Fluxes were calculated for the growth phase between day 1 and day 4 of the cultivation in which the cells exhibit overflow metabolism characterized by production of waste metabolites [1].

For flux calculation extracellular and anabolic rates as well as the labelling information stored in extracellular lactate resulting from three different parallel tracer experiments using [1,2-13C2] glucose, [U-13C6] glucose and [U-13C5] glutamine was included. In theory one could also use the labelling information stored in the building blocks of the cellular macromolecules, namely proteins, carbohydrates, lipids or nucleic acids as it is widely applied in microbial 13C flux analysis. However, the time that is needed to incorporate the labelling in these molecules as well as the presence of huge amounts of unlabelled species caused by high seeded cell densities needed in mammalian cell culture processes is a huge disadvantage. Another possibility would be using the labelling patterns of intracellular metabolites. This requires, however, sampling methods that are still not well established in mammalian suspension cell culture. A main problem represents hereby the quenching procedure that remains still a huge challenge for suspension cell culture and it cannot be guaranteed that the measured labelling or intracellular concentration is really representing intracellular values not corrupted with extracellular species. The labelling of extracellular amino acids, which could also be used theoretically, is however not directly representing the labelling of intracellular species. This is caused by the fact that the amino acids are provided in the medium and the reversibility of production and uptake of these and their conversion dilutes the labelling which is then not representing the labelling of metabolites in central metabolism of the cell. This could only be solved by detailed knowledge and modelling of reaction reversibilities. In this study solely lactate labelling was therefore included in the metabolic flux estimation since it is not present in the beginning of the cultivation representing at steady state directly the labelling of cytosolic pyruvate which is probably the most important metabolic hub in the cell.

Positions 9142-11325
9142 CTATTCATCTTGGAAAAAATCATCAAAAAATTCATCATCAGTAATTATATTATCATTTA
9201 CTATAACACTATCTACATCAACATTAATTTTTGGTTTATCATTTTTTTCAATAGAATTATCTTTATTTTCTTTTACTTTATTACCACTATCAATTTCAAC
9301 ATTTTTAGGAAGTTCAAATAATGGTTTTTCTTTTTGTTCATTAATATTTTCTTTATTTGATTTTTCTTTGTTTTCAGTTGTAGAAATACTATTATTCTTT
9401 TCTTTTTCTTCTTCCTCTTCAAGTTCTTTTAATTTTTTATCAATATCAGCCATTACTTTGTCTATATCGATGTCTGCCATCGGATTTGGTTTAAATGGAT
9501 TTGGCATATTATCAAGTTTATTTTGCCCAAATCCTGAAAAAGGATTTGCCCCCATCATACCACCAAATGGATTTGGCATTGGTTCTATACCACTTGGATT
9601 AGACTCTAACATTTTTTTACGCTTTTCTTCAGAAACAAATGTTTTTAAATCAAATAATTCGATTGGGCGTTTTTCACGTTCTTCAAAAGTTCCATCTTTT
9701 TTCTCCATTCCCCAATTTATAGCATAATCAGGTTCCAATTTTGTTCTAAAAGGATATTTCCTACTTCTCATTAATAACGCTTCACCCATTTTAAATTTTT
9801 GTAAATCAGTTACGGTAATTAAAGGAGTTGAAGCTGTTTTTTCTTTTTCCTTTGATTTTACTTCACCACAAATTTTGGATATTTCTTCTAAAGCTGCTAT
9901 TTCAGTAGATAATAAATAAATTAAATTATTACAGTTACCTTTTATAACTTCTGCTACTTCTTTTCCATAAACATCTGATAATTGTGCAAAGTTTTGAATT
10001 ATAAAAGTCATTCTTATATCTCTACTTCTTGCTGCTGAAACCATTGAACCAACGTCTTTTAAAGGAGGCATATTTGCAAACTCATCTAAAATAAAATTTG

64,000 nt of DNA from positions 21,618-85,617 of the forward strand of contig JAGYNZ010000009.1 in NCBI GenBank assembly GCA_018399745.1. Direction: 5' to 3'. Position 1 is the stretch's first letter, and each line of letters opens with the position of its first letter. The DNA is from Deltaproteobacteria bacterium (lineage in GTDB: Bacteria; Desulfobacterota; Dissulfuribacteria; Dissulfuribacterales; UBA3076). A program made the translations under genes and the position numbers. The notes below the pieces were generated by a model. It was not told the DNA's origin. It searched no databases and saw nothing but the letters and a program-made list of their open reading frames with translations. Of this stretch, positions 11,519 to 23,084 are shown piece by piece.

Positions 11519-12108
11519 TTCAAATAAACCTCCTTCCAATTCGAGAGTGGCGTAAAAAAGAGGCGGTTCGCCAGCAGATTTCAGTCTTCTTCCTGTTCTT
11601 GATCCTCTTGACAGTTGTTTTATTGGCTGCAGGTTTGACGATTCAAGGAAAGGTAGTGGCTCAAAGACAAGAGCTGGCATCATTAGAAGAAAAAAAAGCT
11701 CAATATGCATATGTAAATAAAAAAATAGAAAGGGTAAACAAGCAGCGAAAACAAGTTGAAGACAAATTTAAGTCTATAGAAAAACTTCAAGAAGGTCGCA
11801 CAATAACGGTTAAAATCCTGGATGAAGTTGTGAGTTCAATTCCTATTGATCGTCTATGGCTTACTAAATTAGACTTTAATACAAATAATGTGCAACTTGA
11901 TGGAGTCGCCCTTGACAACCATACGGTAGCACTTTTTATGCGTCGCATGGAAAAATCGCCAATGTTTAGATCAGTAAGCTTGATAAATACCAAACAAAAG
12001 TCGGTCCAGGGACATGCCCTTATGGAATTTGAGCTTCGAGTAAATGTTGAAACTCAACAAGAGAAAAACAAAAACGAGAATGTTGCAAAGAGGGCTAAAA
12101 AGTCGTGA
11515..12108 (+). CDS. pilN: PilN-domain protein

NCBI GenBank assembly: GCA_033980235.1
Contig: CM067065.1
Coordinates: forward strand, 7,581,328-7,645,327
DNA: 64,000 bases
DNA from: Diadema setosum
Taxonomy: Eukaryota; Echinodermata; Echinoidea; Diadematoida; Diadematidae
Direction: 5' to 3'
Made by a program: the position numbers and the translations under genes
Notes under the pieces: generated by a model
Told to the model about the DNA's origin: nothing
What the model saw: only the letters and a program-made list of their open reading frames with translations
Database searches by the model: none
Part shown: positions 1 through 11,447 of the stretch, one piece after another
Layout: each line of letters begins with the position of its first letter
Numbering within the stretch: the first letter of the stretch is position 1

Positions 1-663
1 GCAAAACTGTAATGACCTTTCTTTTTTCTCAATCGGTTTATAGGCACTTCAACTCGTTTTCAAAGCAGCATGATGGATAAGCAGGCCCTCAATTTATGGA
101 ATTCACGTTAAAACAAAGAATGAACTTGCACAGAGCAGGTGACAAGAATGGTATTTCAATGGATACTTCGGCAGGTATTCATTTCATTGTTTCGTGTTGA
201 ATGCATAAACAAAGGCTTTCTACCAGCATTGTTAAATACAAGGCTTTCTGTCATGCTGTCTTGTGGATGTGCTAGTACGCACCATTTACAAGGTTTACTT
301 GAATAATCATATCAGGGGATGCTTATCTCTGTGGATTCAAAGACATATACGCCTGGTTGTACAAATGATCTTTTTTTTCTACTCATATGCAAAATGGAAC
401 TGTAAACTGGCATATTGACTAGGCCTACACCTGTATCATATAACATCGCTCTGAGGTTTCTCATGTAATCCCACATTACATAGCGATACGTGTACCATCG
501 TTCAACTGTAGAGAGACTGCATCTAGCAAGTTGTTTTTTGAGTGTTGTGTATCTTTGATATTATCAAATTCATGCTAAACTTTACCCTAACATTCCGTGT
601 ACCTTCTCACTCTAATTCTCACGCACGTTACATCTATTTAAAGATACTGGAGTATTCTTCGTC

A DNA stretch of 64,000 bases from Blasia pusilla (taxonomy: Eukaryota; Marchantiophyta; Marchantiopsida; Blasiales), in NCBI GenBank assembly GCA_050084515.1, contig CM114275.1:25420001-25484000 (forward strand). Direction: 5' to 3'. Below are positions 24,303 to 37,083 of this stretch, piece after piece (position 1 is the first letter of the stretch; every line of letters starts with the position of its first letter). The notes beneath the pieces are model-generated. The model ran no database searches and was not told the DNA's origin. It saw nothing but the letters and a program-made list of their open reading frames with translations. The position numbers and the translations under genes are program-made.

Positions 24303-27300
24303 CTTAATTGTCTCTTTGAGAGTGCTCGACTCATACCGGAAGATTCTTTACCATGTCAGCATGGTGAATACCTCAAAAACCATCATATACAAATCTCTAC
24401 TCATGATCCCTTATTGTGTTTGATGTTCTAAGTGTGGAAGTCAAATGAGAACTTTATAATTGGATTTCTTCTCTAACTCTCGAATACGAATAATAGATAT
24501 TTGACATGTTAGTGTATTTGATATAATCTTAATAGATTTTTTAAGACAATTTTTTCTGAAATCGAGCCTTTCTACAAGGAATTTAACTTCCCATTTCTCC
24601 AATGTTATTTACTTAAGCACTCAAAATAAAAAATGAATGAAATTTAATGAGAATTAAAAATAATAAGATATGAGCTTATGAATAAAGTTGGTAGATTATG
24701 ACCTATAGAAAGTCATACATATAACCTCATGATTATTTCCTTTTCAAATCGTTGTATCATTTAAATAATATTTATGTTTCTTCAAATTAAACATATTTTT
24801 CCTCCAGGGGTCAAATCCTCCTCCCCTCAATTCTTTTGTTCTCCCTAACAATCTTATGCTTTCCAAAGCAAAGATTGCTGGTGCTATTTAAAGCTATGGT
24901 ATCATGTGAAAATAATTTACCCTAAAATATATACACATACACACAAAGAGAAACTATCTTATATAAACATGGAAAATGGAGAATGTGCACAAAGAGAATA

It was observed that the flux through the oxidative branch of the pentose phosphate pathway was very low being around 2% of the glycolytic flux which might be compensated in AGE1.HN® by a high flux through malic enzyme additionally producing NADPH. The cytosolic pyruvate pool was fed mainly by the glycolytic flux, however, pyruvate taken up was also significantly contributing to intracellular pyruvate. Cytosolic pyruvate was almost exclusively converted to lactate and alanine and secreted. Flux between cytosolic oxaloacetate and cytosolic pyruvate was found to be reversible with similar fluxes in both directions. Pyruvate transport between mitochondria and cytosol was very low. Mitochondrial oxaloacetate pool was fed by cytosolic oxaloacetate. The flux from mitochondrial oxaloacetate to mitochondrial pyruvate was relatively high. The tricarboxylic acid cycle was fed mainly via α-ketoglutarate and oxaloacetate.

Conclusions

In order to improve metabolic efficiency in AGE1.HN® engineering strategies focussing on improved metabolite transfer between cytosolic and mitochondrial pyruvate pools could be applied accompanied by improved control and targeted reduction of substrate availability and uptake. The 13C flux analysis method that was applied in this study allows a detailed determination of metabolic fluxes in the central metabolism of mammalian cells and can thus be applied for studying related biological questions. The presented data is an important step for an improved system level understanding of the AGE1.HN cell line.